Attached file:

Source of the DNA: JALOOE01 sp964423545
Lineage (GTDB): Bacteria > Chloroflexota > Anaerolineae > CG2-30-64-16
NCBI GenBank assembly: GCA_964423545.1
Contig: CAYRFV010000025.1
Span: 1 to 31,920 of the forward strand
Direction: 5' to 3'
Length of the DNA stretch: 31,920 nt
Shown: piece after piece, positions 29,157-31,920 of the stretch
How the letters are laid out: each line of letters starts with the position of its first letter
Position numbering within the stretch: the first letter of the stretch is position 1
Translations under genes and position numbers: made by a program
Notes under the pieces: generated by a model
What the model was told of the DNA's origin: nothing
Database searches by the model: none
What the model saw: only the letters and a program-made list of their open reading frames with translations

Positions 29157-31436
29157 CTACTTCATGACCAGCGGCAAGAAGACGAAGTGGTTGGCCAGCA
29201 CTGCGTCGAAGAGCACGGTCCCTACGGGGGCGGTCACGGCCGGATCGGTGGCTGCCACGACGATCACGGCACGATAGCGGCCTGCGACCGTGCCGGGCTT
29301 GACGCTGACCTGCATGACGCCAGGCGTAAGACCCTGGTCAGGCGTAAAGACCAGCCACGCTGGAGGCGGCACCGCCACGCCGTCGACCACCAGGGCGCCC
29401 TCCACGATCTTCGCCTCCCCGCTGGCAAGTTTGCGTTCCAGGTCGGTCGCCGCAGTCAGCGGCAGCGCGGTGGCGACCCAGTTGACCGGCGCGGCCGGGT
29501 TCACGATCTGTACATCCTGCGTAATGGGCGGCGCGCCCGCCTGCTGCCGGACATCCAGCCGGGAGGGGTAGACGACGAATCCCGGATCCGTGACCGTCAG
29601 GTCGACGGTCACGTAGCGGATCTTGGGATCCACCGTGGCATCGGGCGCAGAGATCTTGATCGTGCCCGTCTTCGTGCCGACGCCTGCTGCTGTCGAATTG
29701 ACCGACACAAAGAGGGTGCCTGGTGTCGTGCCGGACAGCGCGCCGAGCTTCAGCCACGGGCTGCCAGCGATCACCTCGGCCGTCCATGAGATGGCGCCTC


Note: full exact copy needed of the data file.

Source of the DNA: JALOOE01 sp964423545
Lineage (GTDB): Bacteria > Chloroflexota > Anaerolineae > CG2-30-64-16
NCBI GenBank assembly: GCA_964423545.1
Contig: CAYRFV010000025.1
Span: 1 to 31,920 of the forward strand
Direction: 5' to 3'
Length of the DNA stretch: 31,920 nt
Shown: piece after piece, positions 29,157-31,920 of the stretch
How the letters are laid out: each line of letters starts with the position of its first letter
Position numbering within the stretch: the first letter of the stretch is position 1
Translations under genes and position numbers: made by a program
Notes under the pieces: generated by a model
What the model was told of the DNA's origin: nothing
Database searches by the model: none
What the model saw: only the letters and a program-made list of their open reading frames with translations

Positions 29157-31436
29157 CTACTTCATGACCAGCGGCAAGAAGACGAAGTGGTTGGCCAGCA
29201 CTGCGTCGAAGAGCACGGTCCCTACGGGGGCGGTCACGGCCGGATCGGTGGCTGCCACGACGATCACGGCACGATAGCGGCCTGCGACCGTGCCGGGCTT
29301 GACGCTGACCTGCATGACGCCAGGCGTAAGACCCTGGTCAGGCGTAAAGACCAGCCACGCTGGAGGCGGCACCGCCACGCCGTCGACCACCAGGGCGCCC
29401 TCCACGATCTTCGCCTCCCCGCTGGCAAGTTTGCGTTCCAGGTCGGTCGCCGCAGTCAGCGGCAGCGCGGTGGCGACCCAGTTGACCGGCGCGGCCGGGT
29501 TCACGATCTGTACATCCTGCGTAATGGGCGGCGCGCCCGCCTGCTGCCGGACATCCAGCCGGGAGGGGTAGACGACGAATCCCGGATCCGTGACCGTCAG
29601 GTCGACGGTCACGTAGCGGATCTTGGGATCCACCGTGGCATCGGGCGCAGAGATCTTGATCGTGCCCGTCTTCGTGCCGACGCCTGCTGCTGTCGAATTG
29701 ACCGACACAAAGAGGGTGCCTGGTGTCGTGCCGGACAGCGCGCCGAGCTTCAGCCACGGGCTGCCAGCGATCACCTCGGCCGTCCATGAGATGGCGCCTC